Finally, the problem is complex because each corporation has to face a large set of compliance requirements in the various business segments, from how internal IT is managed to how personnel is trained, how product safety is ensured, or how (and how promptly) information is communicated to shareholders. Furthermore, rules are sometimes vague and informally specified. As a result, compliance governance requires understanding/interpreting requirements and implementing and managing a large number of control actions on a variety of procedures across the business units of a company. Each compliance regulation and procedure may require its own control mechanism and its own set of indicators to assess the compliance status of the procedure (Bellamy et al., 2007).

If we look at how every-day business is being conducted at an operative level, we note that technologies like web services and business process management systems have largely proved their viability for organizing work and assisting and orchestrating also human actors involved in business processes. The adoption of the so-called service-oriented architecture (SOA) to conduct business (eased by technologies such as SOAP, WSDL, and HTTP) has further affirmed the analogy between web service technologies and common business practices, turning the traditional, heavyweight and monolithic software approach into flexible and reconfigurable service ecosystems. One of the advantages of this kind of ecosystem is that they suddenly allow one to obtain fine-grained insights into runtime aspects, e.g., message exchanges, events, and process progress states, which can only hardly be accessed in traditional legacy systems. As we will see in this chapter, in our work we specifically leverage on this potential in order to check compliance of service-based business processes.

Interestingly, despite these novel opportunities, compliance is to a large extent still managed by the various business units in rather ad-hoc ways (each unit, line of business, or even each business process has its own methodology, policy, controls, and technology for managing compliance) and without leveraging on the new transparency of electronic business (Sloane et al., 2006). As a result, nowadays it is very hard for any CFO or CIO to answer questions such as: Which rules does my company have to comply with? Which processes should obey which rules? Which processes are following regulations? Where do violations occur? Which processes do we have under control? (Cannon & Byers, 2006). Even more, it is hard to do so from a perspective that not only satisfies the company but also the company’s auditors, which is crucial as the auditors are the ones that certify compliance.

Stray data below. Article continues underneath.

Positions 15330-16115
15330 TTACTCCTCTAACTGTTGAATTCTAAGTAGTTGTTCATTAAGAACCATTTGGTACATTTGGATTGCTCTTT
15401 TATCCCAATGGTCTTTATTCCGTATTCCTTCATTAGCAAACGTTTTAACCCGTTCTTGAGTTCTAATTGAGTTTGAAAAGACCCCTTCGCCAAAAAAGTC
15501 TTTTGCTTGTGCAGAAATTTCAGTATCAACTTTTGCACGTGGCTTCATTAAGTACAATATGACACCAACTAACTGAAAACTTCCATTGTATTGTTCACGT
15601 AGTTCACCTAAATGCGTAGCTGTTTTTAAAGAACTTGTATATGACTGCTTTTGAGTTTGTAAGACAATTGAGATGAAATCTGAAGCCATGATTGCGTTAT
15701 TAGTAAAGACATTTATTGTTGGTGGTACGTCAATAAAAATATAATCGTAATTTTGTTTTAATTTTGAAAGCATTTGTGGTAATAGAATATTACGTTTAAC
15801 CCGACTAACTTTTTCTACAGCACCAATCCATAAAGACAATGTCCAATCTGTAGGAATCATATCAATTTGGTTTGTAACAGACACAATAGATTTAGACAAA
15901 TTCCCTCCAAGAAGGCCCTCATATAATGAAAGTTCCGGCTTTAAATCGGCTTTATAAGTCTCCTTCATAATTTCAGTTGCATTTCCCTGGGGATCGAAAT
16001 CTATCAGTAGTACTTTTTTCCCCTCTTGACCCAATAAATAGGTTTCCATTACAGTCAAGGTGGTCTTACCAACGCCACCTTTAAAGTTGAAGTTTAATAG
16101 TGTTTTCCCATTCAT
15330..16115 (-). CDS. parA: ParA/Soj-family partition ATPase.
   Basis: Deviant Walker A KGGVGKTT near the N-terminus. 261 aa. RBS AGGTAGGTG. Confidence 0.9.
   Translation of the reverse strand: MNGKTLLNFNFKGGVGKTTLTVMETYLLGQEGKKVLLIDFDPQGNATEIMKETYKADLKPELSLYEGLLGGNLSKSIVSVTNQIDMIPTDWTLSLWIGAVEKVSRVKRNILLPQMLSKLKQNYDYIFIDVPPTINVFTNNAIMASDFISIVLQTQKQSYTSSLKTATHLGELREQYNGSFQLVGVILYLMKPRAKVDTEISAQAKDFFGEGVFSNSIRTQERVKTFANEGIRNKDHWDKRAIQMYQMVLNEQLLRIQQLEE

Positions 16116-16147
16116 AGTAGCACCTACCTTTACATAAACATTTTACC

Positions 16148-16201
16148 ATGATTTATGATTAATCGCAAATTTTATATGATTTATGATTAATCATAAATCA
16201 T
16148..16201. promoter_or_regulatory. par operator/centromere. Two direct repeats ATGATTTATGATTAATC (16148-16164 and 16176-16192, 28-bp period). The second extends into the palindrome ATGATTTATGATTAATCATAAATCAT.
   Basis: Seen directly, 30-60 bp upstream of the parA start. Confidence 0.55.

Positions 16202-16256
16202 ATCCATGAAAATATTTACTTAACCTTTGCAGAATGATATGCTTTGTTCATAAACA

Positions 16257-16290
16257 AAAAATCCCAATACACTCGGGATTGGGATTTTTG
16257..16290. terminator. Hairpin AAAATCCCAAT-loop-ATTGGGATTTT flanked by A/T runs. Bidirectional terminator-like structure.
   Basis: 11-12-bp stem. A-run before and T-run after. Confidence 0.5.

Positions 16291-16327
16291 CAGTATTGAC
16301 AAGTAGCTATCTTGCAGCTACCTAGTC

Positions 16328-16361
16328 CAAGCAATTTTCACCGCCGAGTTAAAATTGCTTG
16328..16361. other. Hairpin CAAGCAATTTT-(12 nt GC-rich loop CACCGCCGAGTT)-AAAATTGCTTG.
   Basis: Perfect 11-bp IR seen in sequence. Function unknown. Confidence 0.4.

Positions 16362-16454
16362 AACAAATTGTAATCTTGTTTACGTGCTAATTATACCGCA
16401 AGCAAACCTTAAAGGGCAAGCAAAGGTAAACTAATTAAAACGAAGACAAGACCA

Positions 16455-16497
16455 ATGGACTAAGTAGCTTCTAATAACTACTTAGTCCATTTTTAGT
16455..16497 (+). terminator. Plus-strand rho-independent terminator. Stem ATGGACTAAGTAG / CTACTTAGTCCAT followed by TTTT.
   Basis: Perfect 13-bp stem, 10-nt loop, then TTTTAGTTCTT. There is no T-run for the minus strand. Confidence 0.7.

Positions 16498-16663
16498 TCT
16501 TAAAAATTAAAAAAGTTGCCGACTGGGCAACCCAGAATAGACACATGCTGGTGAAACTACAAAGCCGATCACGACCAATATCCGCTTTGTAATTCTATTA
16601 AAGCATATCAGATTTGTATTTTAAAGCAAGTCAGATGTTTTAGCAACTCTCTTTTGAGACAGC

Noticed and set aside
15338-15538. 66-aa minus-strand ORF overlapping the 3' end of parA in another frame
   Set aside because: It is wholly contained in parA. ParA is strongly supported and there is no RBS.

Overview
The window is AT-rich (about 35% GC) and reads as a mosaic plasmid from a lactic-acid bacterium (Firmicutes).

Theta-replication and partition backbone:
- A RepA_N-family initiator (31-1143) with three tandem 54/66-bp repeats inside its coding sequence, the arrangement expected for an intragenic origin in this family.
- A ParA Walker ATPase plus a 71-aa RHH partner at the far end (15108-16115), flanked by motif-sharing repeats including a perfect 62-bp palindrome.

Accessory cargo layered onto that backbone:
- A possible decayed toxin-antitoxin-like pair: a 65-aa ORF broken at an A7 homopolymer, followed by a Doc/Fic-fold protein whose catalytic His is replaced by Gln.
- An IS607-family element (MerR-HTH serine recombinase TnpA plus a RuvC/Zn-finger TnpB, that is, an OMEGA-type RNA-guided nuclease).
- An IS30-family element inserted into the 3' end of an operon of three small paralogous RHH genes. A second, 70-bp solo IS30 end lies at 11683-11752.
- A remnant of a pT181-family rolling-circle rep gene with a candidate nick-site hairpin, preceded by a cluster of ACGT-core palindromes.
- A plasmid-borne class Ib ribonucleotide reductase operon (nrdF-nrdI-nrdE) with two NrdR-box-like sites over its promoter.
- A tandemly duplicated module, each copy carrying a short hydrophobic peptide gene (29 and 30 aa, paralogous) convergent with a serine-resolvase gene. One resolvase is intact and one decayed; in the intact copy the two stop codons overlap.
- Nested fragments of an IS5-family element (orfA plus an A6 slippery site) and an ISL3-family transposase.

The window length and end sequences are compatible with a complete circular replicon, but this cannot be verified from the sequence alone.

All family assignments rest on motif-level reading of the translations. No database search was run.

In light of these challenges, in this chapter we provide the following contributions:

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Table of Contents
Foreword
Michael P. Papazoglou
Preface
Stephan Reiff-Marganiec, Marcel Tilly
Chapter 1
Bryan Stephenson
This chapter provides an overview from a business perspective of some of the important non-functional properties of services, such as availability... Sample PDF
A Business Perspective on Non-Functional Properties for Services
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Chapter 2
Agostino Cortesi, Francesco Logozzo
This chapter investigates a formal approach to the verification of non-functional software requirements that are crucial in Service-oriented... Sample PDF
Verification of Non-Functional Requirements by Abstract Interpretation
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Chapter 3
Laura Bocchi, José Fiadeiro, Monika Solanki, Stephen Gilmore, João Abreu, Vishnu Vankayala
We present a formal approach for expressing and analysing time-related properties of service-oriented systems. Our aim is to make it possible for... Sample PDF
Analysing Time-Related Properties of Service-Oriented Systems
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Chapter 4